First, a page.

Sticking to the four-year plan

Lynandro SimmonsGeneral Assignment Reporter

Staying within the structure of a four-year plan in college is difficult but possible, said Jonathan Wharton, a political science professor and academic advisor.

“It’s more about strategizing and planning,” said Wharton.

There are a plethora of things – minor classes, work outside of school, finances – that students have to plan for in order to graduate on time, Wharton said. The problem for students is planning for all of this – a situation not just unique to Southern.

“The unique thing with Southern is you have a lot of students who do work full-time or at least part-time,” said Wharton.

A lot of the students have a lot on their plate so it becomes a time management issue. There are also many non-traditional students – veterans and students with families to take care of – who have to do this juggling act as well, Wharton said. However, even with careful planning there are unavoidable situations.

“You can plan it out as much as you want but something can always pop up,” said Wharton.

However, Wharton said that the four or five-year plan was never something he was stuck on. Instead he advises his students with the best plan to gain enough experience to get a full-time job, no matter the time length. For this reason Wharton emphasises the importance of internships.

Through internships students are able to get the experience required for a full-time job once they leave college. The experience also helps to establish connections for them, he said.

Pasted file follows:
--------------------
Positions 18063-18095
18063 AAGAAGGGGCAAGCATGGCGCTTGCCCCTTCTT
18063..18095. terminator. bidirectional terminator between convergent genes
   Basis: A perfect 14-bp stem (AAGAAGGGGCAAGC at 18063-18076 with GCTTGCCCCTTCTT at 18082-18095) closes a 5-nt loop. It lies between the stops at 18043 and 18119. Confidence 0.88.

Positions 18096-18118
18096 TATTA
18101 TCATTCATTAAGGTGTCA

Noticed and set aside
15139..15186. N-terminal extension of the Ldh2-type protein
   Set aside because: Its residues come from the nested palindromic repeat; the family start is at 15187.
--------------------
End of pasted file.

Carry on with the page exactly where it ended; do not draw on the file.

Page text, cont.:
“Too many students don’t get internships or experience and get out there on time, but don’t get a job they prefer,” said Wharton.

John Coniglio, a senior secondary education major, will be at Southern three semesters after what was supposed to be his final year. Coniglio said he only knew a few students that graduated on time.

“Most of them are business majors,” said Coniglio. “I don’t know many education majors who graduated in four years.”

His biggest issue is the amount of core classes students have to take. Classes like Spanish are important, but a student should not be forced to take it if not absolutely necessary, said Coniglio.

“A lot of schools don’t have the liberal arts program that we have, so you can dive right into your major,” he said.

Amber Archambault, a first-year experience worker, said incoming freshmen should meet someone within her department to stay on course.

“Nicole Henderson is a great resource,” Archambault said. “But everybody in this building is trying to get students to graduate on time.”

Archambault added there are other resources to help students as well, such as the Library, Student Success Center and advisors in each department that are all committed to the success of students.

However, the difficulty with freshmen can be that a lot do not know what they want to do, Archambault said. While Southern’s liberal arts program allows students to experience a variety of classes, students should not try to create a plan alone. Meeting with someone can get them on the correct path to graduate on time.

Graduating college in four years can be difficult, but it is practical considering the astronomical costs. Stretching it out could cost a lot of money that many students do not have, Archambault said.

“It’s possible to graduate on time,” said Archambault. “But it can be very difficult to do.”

Photo Credit: Palmer Piana

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